Welcome to my blog if you’ve traveled here from 5 Minutes for Mom’s Ultimate Blog Party for 2010.
This is my second year of participating.
The following post is meant to spark discussion as well as explain why I blog.
Won’t you come on in, sit down, and have a cup of tea?
I’m so very glad you’re here.
And if you stick around, there’s a meaningful giveaway at the end.
Since my first brush with a Postpartum Mood Disorder, I have come to learn so very much about this world I consider myself fortunate enough to have stumbled into.
Fortunate? To have stumbled into a Postpartum Mood Disorder? What the hell is wrong with you?
Isn’t that a bit like being thrilled to pieces about stumbling into a briar patch?
While I certainly wouldn’t wish a Postpartum Mood Disorder on my worst enemy, I am eternally grateful for the growth it has brought to my life. For the changed relationships, the maturity, the amazingly strong women it has brought into my life. I am eternally grateful that because of my Postpartum Mood Disorders, I have rediscovered my passion for writing. For supporting new mamas as they navigate the very dark and frightening valley of Postpartumville.
For me, as a recovered two time fighter, I define Postpartum Mood Disorders as the source of my strength. As the fertilizer from which the bloom I am constantly reinventing each and every day relies upon. My Postpartum Mood Disorders do not define me anymore. They used to – they used to fill me with a deep sadness, shame, anxiety, fear, hopelessness. I feared sharing my story. The very thought of having to tell one more person what happened to me made me want to crawl into bed, pull up the covers, and never come up for air again. Until I realized I could turn and fight. Turn and kick my PMD’s ass. So I did. And I kicked it hard.
So many women out there deserve to know they are capable of the same strength. They need to know that deep within them lies a spring so full of strength they can’t even see it or sense it until they desperately need it. Then, and only then, will the waters filled with strength begin to flow. Once that flow is turned on, there’s no turning back. Some of us need help turning it on and will need to take medication or talk with a therapist. Some of us will find help and hope in exercise and natural approaches. But just as there is no one size fits all for women, there is no one size fits all for Postpartum Mood Disorder recovery. You have to do what is absolutely right for you, your situation, and your family. And you should NOT be made to feel guilty about that at all by anyone.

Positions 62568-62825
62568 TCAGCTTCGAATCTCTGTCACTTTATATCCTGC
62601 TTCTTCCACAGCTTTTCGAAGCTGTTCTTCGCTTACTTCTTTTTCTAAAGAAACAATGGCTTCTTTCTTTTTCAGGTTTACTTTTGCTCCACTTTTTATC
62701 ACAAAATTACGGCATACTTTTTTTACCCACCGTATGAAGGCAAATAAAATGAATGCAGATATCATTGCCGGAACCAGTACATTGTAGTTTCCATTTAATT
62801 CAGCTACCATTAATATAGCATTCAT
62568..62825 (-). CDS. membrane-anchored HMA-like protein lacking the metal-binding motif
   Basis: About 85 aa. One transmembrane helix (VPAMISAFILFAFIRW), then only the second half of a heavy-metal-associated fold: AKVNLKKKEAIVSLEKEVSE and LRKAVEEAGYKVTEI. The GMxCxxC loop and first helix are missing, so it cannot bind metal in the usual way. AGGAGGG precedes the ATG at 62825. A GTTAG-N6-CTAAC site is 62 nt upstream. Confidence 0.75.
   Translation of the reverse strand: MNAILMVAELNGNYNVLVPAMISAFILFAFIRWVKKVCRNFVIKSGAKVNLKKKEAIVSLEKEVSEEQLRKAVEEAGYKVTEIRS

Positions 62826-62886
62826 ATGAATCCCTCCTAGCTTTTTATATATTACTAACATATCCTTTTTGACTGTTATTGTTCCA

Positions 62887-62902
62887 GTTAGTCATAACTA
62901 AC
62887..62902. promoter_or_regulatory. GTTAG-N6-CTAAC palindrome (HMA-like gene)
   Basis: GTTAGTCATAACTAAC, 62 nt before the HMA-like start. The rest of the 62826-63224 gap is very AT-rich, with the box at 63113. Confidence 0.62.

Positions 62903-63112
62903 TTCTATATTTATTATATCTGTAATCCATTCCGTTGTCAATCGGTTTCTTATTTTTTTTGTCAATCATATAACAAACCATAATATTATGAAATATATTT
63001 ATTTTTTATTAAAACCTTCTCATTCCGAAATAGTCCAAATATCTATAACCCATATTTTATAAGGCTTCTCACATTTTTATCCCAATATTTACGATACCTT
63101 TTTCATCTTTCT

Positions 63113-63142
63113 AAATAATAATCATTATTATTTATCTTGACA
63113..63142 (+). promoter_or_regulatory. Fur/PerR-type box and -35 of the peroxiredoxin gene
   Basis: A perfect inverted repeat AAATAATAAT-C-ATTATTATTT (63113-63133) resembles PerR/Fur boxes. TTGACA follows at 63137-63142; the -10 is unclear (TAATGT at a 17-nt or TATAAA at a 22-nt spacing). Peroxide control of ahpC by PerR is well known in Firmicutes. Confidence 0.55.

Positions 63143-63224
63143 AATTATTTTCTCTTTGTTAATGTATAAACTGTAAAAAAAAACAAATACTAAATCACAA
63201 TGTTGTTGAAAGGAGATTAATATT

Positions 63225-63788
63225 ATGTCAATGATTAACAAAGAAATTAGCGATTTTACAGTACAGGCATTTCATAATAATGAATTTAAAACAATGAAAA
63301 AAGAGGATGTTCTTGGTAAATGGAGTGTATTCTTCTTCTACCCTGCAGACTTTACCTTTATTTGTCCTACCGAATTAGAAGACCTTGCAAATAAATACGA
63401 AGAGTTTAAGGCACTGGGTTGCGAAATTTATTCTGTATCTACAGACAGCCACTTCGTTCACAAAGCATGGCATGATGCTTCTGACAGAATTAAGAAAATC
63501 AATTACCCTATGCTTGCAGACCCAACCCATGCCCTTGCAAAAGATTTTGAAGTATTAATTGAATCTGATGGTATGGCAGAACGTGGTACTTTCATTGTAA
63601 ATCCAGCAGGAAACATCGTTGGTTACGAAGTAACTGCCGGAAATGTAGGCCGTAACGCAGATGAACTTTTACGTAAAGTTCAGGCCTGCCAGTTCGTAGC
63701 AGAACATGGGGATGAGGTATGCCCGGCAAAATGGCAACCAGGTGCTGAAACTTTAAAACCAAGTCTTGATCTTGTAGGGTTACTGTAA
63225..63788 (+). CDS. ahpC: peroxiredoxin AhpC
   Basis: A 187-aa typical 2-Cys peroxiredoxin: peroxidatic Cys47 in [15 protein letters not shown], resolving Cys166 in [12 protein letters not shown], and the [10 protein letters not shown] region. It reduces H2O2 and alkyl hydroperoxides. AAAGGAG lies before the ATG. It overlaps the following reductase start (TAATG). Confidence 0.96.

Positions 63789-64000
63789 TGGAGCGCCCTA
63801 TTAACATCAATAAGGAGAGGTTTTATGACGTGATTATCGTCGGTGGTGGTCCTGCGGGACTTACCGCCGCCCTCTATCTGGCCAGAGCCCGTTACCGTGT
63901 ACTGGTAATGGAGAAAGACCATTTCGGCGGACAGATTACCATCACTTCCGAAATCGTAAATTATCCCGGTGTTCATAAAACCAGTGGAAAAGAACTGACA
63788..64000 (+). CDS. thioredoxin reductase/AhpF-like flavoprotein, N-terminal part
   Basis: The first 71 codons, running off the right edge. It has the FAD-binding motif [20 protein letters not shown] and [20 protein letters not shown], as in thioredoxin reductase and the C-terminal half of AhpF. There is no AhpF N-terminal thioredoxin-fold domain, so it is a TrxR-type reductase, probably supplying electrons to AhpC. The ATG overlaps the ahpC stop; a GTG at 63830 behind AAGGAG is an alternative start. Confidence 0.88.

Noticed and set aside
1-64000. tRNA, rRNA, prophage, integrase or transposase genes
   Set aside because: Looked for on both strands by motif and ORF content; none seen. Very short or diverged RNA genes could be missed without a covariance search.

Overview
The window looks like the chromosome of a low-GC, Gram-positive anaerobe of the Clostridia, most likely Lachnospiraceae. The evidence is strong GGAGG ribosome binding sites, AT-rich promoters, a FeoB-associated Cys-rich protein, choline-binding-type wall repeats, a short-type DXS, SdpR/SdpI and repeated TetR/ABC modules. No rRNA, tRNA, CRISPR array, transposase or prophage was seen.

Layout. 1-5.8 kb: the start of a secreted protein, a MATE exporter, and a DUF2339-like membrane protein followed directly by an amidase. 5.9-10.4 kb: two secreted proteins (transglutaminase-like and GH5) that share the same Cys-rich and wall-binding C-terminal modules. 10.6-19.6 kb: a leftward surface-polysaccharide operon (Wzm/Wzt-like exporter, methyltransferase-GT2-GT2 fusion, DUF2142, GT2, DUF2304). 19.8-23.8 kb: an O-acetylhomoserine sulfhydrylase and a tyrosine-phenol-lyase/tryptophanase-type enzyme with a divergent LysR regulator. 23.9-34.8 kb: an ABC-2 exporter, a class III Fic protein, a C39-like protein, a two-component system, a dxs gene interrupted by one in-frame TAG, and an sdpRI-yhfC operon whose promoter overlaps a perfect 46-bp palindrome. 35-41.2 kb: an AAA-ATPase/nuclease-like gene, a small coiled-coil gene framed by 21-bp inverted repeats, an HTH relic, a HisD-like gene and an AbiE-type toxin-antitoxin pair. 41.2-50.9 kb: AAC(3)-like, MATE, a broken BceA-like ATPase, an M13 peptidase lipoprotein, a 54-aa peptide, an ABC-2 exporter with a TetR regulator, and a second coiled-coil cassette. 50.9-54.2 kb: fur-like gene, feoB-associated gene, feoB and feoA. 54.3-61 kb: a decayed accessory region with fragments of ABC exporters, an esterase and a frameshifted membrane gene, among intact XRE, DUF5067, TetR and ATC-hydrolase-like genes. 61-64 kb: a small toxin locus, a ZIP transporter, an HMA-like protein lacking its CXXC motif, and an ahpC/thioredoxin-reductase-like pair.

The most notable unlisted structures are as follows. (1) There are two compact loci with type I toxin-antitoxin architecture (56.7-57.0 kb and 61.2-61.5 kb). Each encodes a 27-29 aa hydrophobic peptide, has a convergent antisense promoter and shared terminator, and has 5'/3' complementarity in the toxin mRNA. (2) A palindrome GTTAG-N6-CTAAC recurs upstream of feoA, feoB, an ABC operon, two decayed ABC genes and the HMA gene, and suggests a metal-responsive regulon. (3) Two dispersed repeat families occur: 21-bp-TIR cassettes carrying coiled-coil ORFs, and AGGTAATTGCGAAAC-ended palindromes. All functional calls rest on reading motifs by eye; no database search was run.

This is why I blog, why I wake with the goal of connecting at least one mom with the feeling that she is not alone as she decides to turn and fight her Postpartum Mood Disorder. I have not failed in my daily mission in over three years. That’s over 1000 women and counting! There are no plans to stop this train anytime in the near future either. In fact, there are blueprints on the way to expand this bad boy.
Postpartum Mood Disorders have made me incapable of taking any moment with my family for granted. Incapable of not grasping the deeper meaning of my life and the lives of those around me. My PMD experience has brought a silent clarity to my life. And for me, it’s been absolutely instrumental in bringing my relationship with God back to where it needs to be. And for that, I am certainly eternally grateful.
When you are faced with any illness, you have a choice. You can turn and fight or you can succumb. There are those who have succumbed to their Postpartum Mood Disorders. And for them, for their families, their loved ones, I mourn. But I understand. I know how they reached that point. Because I got dangerously close to it myself. And if you ever wondered what someone who has considered suicide or held suicidal ideations is like, that person is like me, like you, like the barista at Starbucks, the Judge at the courthouse, the Principal at your kid’s school, like the cashier who just smiled at you at the grocery store – the bottom line is that mental illness, just like cancer, can hit any of us at anytime. It’s unpredictable and extremely difficult to prevent even if we do everything right.In order to help prevent suicide, it is important for us to understand the warning signs. It’s important for us to be a friend to those who are struggling. To not judge them when they open up to us. It’s especially important to continue support as they are in the early stages of healing.
“After countless hours of research, collaboration and design we created our organizations symbol, the noblu eclipse. The design is our interpretation of a solar eclipse created to inspire people to support others faced with the challenges of all form of depression and suicide prevention. If you think of the sun as the light within each one of us and the moon as the “visitor” that may block the light of inspiration you can see why we selected this glowing option. The eclipse is a reminder to look for help when we need it, to help others when they need it and inspire everyone to make a difference.”
Those of you who are regular readers know that I’ve never done a giveaway before. But I feel very strongly about the mission of NoBlu and want to share it with you. In order to be entered, leave a comment here. A winner will be chosen on April 19th at 8:00pm EST via Random.org.
So let’s get to just talking – how do YOU define Postpartum Mood Disorders? What has your experience meant to you? How have you grown?
Not had a Postpartum Mood Disorder? Have any questions about them? Want to know how to help a loved one? I’ll answer those too.
Prefer not to comment with either of those topics but want to be entered in the giveaway? Just visit NoBlu and post the first line of their mission statement as your comment.